Childers grew up in Lawrence County, Kentucky, with a father in the coal industry and a mother who worked as a nurse. As a boy, he sang for his Free Will Baptist Church congregation and learned a few chords on a guitar given to him by his grandfather. He absorbed the classic rock his father liked, along with country artists of the ‘80s, such as Alabama, Ricky Skaggs, and Hank Williams Jr. He started writing songs at 13 and occasionally played them for friends at parties. At 15, when his grandfather died, Childers turned to bluegrass as a way to remember him.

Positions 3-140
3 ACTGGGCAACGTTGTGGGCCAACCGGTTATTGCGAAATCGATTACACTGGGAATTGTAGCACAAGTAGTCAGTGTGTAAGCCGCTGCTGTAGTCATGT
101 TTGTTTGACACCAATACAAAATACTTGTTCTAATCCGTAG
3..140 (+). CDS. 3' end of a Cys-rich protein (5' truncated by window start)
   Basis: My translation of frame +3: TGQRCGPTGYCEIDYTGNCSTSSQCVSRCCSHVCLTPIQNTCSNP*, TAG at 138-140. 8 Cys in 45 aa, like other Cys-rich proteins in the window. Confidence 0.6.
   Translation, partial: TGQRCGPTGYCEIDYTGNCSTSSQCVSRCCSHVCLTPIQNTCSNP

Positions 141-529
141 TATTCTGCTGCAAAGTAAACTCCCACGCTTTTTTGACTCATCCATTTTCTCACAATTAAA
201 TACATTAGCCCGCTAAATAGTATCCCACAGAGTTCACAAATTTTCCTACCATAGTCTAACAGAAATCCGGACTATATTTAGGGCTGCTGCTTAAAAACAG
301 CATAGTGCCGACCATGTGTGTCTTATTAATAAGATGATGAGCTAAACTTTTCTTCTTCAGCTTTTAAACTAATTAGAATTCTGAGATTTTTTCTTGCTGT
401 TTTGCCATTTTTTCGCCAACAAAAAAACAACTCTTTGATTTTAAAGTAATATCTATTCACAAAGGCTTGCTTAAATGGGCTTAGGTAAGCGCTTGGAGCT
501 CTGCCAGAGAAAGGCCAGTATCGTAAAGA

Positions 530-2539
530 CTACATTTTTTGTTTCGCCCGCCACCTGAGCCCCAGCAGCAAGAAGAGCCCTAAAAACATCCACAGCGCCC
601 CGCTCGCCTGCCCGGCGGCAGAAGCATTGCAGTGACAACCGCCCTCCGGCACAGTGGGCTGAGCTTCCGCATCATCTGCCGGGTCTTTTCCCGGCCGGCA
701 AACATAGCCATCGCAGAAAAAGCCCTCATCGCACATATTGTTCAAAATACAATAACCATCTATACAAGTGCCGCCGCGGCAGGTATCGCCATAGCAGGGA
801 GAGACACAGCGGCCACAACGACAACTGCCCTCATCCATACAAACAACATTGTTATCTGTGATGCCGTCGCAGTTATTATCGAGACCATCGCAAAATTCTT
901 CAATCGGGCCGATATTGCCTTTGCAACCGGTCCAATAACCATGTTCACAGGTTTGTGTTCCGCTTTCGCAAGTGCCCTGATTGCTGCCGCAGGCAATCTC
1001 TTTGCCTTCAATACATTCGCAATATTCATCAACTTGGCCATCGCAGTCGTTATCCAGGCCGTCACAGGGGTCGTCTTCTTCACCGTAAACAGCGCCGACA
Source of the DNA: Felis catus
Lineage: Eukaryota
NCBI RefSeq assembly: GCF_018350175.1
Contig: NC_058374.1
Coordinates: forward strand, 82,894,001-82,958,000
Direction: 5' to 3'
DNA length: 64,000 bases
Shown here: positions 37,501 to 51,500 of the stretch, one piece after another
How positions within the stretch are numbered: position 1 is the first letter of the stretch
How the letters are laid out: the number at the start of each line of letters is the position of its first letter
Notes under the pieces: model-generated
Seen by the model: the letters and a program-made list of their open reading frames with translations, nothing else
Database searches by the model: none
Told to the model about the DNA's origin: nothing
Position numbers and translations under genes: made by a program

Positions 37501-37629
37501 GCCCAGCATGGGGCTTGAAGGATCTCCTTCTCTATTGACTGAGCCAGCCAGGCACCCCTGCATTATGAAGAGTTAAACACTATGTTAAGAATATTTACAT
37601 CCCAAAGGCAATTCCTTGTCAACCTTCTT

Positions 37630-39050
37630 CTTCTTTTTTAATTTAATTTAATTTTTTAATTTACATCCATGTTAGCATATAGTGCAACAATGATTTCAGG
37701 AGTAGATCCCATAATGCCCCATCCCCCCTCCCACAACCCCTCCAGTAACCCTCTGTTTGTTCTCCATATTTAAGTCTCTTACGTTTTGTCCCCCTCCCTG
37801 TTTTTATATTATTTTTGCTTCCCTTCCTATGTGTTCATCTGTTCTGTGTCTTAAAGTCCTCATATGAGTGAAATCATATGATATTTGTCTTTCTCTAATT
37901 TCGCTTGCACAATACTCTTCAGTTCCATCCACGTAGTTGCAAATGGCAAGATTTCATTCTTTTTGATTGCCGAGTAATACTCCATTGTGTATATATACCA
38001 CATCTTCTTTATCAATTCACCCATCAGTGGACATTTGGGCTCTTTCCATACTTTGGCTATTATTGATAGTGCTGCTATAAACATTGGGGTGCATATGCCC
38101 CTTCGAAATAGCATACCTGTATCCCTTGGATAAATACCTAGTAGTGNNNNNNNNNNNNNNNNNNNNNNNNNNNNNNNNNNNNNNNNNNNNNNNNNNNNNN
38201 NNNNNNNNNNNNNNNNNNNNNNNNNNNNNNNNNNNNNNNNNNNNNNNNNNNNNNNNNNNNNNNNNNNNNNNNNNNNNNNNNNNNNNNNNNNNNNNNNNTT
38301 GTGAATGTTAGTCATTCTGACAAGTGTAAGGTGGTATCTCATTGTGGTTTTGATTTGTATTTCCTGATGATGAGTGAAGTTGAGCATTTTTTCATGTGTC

From the start, Childers intended Country Squire as a song cycle with an array of sonic textures linking these narratives together. Like most of the album, the autobiographical title track conveys a personal, yet relatable, point of view. In the lean days, Childers and his new bride Senora May moved in with his parents to save money before buying a used camper with “Country Squire” written on the awning of the front window. The dream? To buy a piece of land, live in the camper while building a house, and start a family. The reality? Working in a sawmill and brewery, playing gigs whenever possible, and stashing away whatever money they could.